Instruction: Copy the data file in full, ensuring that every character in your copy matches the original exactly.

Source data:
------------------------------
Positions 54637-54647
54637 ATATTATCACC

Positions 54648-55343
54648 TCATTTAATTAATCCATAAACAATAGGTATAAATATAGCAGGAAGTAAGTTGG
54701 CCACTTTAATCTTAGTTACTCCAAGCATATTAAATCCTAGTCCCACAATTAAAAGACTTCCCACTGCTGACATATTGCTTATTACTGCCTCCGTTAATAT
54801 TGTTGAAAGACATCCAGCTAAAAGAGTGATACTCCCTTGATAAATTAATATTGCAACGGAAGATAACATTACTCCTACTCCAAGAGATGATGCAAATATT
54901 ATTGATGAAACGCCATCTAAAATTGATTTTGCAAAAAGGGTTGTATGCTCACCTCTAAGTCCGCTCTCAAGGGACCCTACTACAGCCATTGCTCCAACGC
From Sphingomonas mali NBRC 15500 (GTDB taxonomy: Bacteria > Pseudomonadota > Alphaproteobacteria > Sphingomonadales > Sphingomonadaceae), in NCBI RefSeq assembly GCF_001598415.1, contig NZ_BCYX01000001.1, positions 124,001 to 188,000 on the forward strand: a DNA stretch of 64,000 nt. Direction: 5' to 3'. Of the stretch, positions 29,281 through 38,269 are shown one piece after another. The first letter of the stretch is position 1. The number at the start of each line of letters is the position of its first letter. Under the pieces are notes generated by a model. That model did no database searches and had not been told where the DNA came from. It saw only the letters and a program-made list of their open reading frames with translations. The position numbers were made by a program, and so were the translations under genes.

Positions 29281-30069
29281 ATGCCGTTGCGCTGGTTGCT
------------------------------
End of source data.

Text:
Positions 54637-54647
54637 ATATTATCACC

Positions 54648-55343
54648 TCATTTAATTAATCCATAAACAATAGGTATAAATATAGCAGGAAGTAAGTTGG
54701 CCACTTTAATCTTAGTTACTCCAAGCATATTAAATCCTAGTCCCACAATTAAAAGACTTCCCACTGCTGACATATTGCTTATTACTGCCTCCGTTAATAT
54801 TGTTGAAAGACATCCAGCTAAAAGAGTGATACTCCCTTGATAAATTAATATTGCAACGGAAGATAACATTACTCCTACTCCAAGAGATGATGCAAATATT
54901 ATTGATGAAACGCCATCTAAAATTGATTTTGCAAAAAGGGTTGTATGCTCACCTCTAAGTCCGCTCTCAAGGGACCCTACTACAGCCATTGCTCCAACGC
From Sphingomonas mali NBRC 15500 (GTDB taxonomy: Bacteria > Pseudomonadota > Alphaproteobacteria > Sphingomonadales > Sphingomonadaceae), in NCBI RefSeq assembly GCF_001598415.1, contig NZ_BCYX01000001.1, positions 124,001 to 188,000 on the forward strand: a DNA stretch of 64,000 nt. Direction: 5' to 3'. Of the stretch, positions 29,281 through 38,269 are shown one piece after another. The first letter of the stretch is position 1. The number at the start of each line of letters is the position of its first letter. Under the pieces are notes generated by a model. That model did no database searches and had not been told where the DNA came from. It saw only the letters and a program-made list of their open reading frames with translations. The position numbers were made by a program, and so were the translations under genes.

Positions 29281-30069
29281 ATGCCGTTGCGCTGGTTGCT